The administration is moving ahead, “perhaps, unfortunately, because someone contributed to the campaign,” Beyer said. The financial support for coal and nuclear plants “does not actually help out coal country. This is a short-term talking point that does nothing to create good paying jobs, resilient jobs, for the families in Appalachia,” he asserted.

Gramlich cited other strategies to reduce threats of cascading grid outages from directed attacks or natural disasters rather than giving subsidies to coal or nuclear plants. They included building high-voltage direct-current power lines to create a more redundant matrix of interstate power flows and strategic investments in microgrids with power storage for critical military and civilian installations.

“Although the leaked [DOE] memo warns that natural gas pipelines are vulnerable to cyberattacks, it ignores the fact that all power plants [including coal and nuclear] and control rooms are similarly vulnerable to cyberthreats,” Gramlich said.

While Congress put DOE in charge of directing emergency operations in national grid crises, Congress also gave FERC day-to-day responsibility for grid security, which the commission has delegated to the North American Electric Reliability Corp., an industry-led grid monitor.

“Their role needs to be respected,” Gramlich said of FERC’s charter. “I think what we’re seeing with this presidential directive is, under the guise of national security, a nationalization of the electric system.”

‘Absolutely no justification’

The DOE analysis had stung the U.S. natural gas industry, which could normally expect to find a sympathetic ear in a Republican administration.

The Interstate Natural Gas Association of America said yesterday it was “deeply troubled by the Trump administration’s apparent move to scapegoat natural gas to prop up uneconomic coal and nuclear plants.”

“There is absolutely no justification for the extreme intervention in energy markets suggested in the draft National Security Council memo,” said INGAA President and CEO Don Santa in a statement.

The Natural Gas Council, the gas industry’s umbrella lobbying arm, added to the argument yesterday, saying, “The natural gas system is characterized by multiple fail-safes, redundancies and back-ups. Functions are divided across networks so that they are isolated from one another, a feature that further secures systems.”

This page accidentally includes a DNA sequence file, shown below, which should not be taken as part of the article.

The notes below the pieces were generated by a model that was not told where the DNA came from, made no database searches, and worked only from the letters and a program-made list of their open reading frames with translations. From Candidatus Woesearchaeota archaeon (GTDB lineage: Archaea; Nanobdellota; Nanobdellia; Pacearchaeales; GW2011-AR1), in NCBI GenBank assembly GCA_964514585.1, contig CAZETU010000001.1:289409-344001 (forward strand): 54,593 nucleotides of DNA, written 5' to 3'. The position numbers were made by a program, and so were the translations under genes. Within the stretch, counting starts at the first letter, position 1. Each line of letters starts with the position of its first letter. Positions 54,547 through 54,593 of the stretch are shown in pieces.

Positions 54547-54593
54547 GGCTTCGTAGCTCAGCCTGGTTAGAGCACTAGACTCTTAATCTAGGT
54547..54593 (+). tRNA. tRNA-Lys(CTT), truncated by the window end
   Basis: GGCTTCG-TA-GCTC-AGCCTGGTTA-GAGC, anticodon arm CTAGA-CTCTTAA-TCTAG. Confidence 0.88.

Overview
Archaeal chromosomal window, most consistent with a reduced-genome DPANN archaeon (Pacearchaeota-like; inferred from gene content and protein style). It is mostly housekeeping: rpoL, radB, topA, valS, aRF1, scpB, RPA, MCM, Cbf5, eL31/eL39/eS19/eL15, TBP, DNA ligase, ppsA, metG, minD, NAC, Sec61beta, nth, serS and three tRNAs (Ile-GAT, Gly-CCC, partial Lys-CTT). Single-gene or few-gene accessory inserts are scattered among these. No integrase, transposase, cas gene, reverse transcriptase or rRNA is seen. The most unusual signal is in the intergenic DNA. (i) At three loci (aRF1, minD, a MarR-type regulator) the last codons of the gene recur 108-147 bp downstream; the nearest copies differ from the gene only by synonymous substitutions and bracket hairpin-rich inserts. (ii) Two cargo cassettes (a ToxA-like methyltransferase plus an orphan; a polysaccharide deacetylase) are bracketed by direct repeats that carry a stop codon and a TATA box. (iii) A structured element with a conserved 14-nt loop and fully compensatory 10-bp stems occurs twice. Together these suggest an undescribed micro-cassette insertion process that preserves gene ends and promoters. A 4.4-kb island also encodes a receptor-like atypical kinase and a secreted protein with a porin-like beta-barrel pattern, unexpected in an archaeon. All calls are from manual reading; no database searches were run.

Not clear is why the U.S. gas sector did not do more publicly to buttress its cybersecurity posture, knowing that the Trump administration was taking aim at pipeline vulnerabilities.

High-voltage transmission companies and generators on these networks must comply with FERC’s mandatory cyber regulations. Gas pipeline cybersecurity, on the other hand, is subject to voluntary reviews by the Transportation Security Administration. “There is little reason why the approach by TSA and FERC to these cross-industry topics needs to be so diverse,” PJM commented to FERC this year.

Several leading U.S. senators last year suggested the value of confidential monitoring or independent benchmarking of individual pipeline companies’ preparedness, but that approach was not mentioned in the industry responses yesterday.

“The assertion that this administration is attempting to ‘punish’ natural gas is absurd,” DOE spokesperson Shaylyn Hynes said, citing DOE efforts to expand gas production and open new markets for U.S. gas exports abroad.

“DOE also recognizes that there are serious threats and vulnerabilities to critical infrastructure nationwide, including pipelines,” she said. “The resilience of the nation’s electric grid is influenced by everything from cyberthreats to the availability of solar power and the retirement of fuel secure units.”

“This administration believes we need all available energy resources,” she added. It’s conducting a comprehensive review of grid security. “We encourage others to do the same.”